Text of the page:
Senate Democratic Minority Leader Chuck Schumer argued the president's proposal was akin to "hostage taking," in a statement Saturday. "It was the president who single-handedly took away DACA and TPS protections in the first place. Offering some of those protections that he took away back in exchange for the wall is not compromise but hostage taking," he said. Schumer said he believes the Democrats have the votes to defeat the president's proposal when McConnell brings it for a vote this week.

    Vice President Mike Pence argued that the president had "embraced" Democratic priorities, including the BRIDGE Act, humanitarian relief and additional funding for technology and personnel at the border. "What this is, is a good faith effort to address the issue," Pence said on Fox News Sunday. "The president has made it clear what he would support. Now it's time for the Senate and the House to start voting to secure our border and reopen the government."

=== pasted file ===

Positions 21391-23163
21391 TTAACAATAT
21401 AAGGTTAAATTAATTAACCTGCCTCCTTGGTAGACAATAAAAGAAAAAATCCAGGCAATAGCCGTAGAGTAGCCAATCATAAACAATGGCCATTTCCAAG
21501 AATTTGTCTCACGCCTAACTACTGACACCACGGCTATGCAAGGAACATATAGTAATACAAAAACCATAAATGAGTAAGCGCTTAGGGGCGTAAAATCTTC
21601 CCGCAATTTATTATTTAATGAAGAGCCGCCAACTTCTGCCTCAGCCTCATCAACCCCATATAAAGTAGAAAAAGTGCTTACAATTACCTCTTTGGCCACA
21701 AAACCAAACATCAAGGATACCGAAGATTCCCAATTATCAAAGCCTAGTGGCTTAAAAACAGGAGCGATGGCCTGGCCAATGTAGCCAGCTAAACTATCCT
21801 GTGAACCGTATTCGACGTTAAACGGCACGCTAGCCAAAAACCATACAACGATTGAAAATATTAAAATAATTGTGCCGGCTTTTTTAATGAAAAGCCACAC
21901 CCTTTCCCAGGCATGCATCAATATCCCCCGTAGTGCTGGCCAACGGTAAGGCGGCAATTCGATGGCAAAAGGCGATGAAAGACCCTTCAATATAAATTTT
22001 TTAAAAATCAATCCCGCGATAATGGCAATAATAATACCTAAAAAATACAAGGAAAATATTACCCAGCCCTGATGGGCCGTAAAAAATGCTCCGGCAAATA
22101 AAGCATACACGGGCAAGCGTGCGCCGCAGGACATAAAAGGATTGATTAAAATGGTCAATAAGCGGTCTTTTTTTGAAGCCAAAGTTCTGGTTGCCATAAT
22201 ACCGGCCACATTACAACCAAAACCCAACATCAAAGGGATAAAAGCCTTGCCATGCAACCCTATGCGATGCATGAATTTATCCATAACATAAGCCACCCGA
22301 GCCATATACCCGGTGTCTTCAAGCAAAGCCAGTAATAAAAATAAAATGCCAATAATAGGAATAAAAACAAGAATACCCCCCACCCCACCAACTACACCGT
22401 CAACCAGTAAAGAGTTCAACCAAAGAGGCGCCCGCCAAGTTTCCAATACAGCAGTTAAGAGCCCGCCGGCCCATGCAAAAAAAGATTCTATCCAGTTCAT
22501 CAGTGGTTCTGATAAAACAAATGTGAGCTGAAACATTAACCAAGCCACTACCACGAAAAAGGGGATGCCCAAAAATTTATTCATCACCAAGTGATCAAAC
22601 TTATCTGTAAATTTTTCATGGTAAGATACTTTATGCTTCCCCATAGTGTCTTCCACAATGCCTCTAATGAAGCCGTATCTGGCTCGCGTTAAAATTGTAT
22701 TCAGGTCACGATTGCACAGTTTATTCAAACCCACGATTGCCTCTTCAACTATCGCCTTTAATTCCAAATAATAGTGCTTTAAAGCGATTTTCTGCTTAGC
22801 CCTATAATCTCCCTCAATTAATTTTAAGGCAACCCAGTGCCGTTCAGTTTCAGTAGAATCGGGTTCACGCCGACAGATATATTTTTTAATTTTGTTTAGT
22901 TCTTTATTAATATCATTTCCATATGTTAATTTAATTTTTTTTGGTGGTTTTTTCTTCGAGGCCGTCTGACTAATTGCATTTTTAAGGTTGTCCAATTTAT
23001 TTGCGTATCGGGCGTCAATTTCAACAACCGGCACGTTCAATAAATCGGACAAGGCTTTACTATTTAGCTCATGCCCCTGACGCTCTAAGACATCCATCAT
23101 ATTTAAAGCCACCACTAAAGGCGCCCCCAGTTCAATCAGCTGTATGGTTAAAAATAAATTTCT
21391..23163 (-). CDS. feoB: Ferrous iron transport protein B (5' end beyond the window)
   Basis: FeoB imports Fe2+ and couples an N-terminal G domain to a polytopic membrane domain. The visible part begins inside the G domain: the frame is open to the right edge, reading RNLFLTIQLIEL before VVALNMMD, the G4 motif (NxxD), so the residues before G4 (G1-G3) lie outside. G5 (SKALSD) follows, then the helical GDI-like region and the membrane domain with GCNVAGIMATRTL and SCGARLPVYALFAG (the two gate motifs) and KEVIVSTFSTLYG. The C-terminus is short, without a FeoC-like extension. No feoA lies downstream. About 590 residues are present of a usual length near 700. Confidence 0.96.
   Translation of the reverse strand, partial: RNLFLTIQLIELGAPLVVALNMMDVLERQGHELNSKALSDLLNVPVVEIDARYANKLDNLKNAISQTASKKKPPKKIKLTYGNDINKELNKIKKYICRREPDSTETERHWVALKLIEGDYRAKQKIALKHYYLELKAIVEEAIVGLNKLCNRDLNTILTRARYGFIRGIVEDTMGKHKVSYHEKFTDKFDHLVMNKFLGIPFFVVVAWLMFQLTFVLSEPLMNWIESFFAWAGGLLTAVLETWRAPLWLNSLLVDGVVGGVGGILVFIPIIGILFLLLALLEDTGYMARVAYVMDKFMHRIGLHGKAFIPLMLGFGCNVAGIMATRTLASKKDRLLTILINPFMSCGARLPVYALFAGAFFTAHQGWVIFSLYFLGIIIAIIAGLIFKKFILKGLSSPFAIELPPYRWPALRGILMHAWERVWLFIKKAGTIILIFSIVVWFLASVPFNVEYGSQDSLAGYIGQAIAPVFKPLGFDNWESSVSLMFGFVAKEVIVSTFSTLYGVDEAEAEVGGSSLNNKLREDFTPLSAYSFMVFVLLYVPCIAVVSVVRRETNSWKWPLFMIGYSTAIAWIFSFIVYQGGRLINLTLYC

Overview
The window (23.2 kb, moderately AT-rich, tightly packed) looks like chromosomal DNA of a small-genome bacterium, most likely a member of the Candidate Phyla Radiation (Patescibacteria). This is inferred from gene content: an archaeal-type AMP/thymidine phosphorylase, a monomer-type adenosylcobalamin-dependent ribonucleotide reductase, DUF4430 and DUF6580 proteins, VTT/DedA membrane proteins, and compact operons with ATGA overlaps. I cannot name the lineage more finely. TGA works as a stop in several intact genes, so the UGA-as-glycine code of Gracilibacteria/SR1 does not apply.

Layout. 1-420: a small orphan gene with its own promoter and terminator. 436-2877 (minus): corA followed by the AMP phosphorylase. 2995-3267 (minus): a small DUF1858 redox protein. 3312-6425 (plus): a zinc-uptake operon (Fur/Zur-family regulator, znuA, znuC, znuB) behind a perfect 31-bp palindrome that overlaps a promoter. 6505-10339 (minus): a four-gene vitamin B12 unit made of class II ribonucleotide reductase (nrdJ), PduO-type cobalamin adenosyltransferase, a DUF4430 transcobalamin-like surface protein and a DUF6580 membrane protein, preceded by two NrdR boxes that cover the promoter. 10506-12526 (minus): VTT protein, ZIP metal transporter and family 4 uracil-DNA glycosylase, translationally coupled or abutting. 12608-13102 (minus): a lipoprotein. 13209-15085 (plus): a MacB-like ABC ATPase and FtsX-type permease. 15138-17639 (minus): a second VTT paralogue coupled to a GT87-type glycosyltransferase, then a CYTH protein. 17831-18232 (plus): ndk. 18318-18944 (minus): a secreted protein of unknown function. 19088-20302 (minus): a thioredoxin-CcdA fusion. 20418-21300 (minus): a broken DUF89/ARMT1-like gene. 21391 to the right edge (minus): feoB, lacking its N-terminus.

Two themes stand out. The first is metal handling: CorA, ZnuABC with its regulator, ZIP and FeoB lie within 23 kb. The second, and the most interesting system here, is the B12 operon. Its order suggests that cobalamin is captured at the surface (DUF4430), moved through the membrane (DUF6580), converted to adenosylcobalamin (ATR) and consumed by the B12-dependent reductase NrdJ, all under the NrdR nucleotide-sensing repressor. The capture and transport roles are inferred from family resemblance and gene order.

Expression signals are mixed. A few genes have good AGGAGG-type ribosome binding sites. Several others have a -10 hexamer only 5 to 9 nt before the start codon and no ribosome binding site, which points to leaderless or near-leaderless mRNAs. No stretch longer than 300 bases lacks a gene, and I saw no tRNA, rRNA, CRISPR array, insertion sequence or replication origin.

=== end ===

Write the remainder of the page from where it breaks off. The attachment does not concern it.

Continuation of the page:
While neither side appears to have moved much toward reopening the government, Trump's latest offer has opened up a larger debate about immigration and border security priorities that have more bipartisan appeal than the border wall.

    "There are a lot of pieces on the table now that the sides could work with and try to reach a compromise," said Andrew Selee, president of the nonpartisan Migration Policy Institute. "We're certainly further along than we were a week ago when the conversation was just about a wall."

    By limiting the debate to the border wall, both sides "boxed themselves in" and made promises to their political bases that were hard to deliver. "What the president did in his speech, to his credit, was broaden the discussion," Selee said, acknowledging the issue of a border wall has become more of a symbol than an actual policy. "Now the question becomes, can either side budge? Are they able to mix and match measures to reach a compromise?"